If you created something original, you may have a certain degree of protection against someone else using, claiming, modifying, or selling it. There are four common types of IP: copyrights, patents, trademarks (including design rights), and trade secrets. Every once in a while we like to recap these four intellectual property types and distinguish them for our readers. Enjoy!

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Worst IP Mistakes in 2014, Part 3

As we start 2015, this the final of three posts (read Part 2 here) on the worst mistakes I have seen made in 2014.  Of course there is the usual tie to intellectual property (IP) and money or valuation of the venture.

Misunderstanding and waiting on patents

Does this sound familiar: "Get that minimum viable product out there in the hands of customers! Hurry up and finish that prototype! Get that crowdfunding campaign up!" Speed to market is often heralded as paramount. However, showing too much about how your product works in a public way can drastically impact your ability to patent. In turn, it could become an IP mistake you wish you wouldn't have made. 

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Newly Filed Pricing Patent Helps One, Hurts Another | Uber vs Lyft

For those looking for a ride, whether it be heading home after a night on the town or going to the airport to catch a flight, Uber has become the go-to service to get you where you need to be. The service's appeal is based upon its ease of use and relative affordability compared to a traditional cab. With its continued expansion (Uber is now in 50 countries) and lurking competitors, protecting their intellectual property (IP) is a natural step for the company. But one filing has customers and onlookers alike in an uproar.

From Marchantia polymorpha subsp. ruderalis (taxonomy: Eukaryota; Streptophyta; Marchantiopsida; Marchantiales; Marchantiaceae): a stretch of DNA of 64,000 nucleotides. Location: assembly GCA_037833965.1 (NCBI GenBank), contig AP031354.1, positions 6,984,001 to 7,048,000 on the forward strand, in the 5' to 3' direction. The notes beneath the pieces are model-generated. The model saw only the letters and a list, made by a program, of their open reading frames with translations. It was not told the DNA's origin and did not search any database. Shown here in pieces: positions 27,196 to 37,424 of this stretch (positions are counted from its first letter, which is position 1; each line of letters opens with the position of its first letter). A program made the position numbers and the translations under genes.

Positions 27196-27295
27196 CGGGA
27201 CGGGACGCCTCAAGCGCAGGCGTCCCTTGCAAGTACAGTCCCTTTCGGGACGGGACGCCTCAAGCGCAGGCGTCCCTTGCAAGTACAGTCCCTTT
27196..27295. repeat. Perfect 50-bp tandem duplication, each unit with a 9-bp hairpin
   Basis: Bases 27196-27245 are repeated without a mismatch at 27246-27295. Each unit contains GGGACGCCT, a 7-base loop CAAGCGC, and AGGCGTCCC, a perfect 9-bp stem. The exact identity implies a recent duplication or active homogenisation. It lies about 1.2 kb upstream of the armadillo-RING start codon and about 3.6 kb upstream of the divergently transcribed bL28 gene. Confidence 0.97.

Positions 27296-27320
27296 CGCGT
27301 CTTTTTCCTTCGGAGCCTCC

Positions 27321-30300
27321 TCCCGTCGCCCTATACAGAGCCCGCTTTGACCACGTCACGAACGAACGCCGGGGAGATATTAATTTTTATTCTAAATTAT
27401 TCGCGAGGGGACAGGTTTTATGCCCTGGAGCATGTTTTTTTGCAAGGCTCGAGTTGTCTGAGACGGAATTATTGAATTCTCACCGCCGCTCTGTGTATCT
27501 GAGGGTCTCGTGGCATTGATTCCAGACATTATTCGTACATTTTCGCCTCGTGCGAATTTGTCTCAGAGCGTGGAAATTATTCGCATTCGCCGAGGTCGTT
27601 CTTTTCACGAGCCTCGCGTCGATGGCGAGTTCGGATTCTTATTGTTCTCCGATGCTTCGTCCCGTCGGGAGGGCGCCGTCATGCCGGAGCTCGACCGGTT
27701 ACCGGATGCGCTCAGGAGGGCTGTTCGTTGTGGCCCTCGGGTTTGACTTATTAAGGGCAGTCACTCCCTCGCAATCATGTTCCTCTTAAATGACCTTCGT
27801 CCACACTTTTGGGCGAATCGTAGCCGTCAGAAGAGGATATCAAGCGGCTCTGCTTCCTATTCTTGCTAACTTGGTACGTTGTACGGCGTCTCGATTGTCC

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How Hard is It to File a Patent Application?

Obtaining a patent not only protects your company but increases your valuation. Given the advantages, it’s no wonder there are dozens of kits and quick online services calling for inventors to file patents. The process of getting a patent with the help of The United States Patent and Trademark Office (USPTO) is relatively simple in principle.  Advertising wants you to believe in their quick routes to obtaining patents, but it entails a little more work than that.

In a nutshell here is how to patent an idea:

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What Types of Inventions Are Patentable?

This guest blog was written by patent attorney David Stein of Cooper Legal Group, a firm that specializes in providing a range of intellectual property services to clients in high-tech industries. David resides in Fairfax, VA, and frequently visits the patent office to conduct examiner interviews in furtherance of patent prosecution. David’s practice focuses on patent procurement for computing technologies, including software and electrical and computer engineering.

When individuals and companies develop valuable ideas, their first question is: "Can I patent this?"

Patents generally involve concepts that are functional and useful. Artistic works, such as books, music, and videos, are typically not patentable (but are likely protected by copyright); and other types of information, such as proprietary data, can be protected by trade secrets.

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How to Protect Your Invention without Breaking the Piggy Bank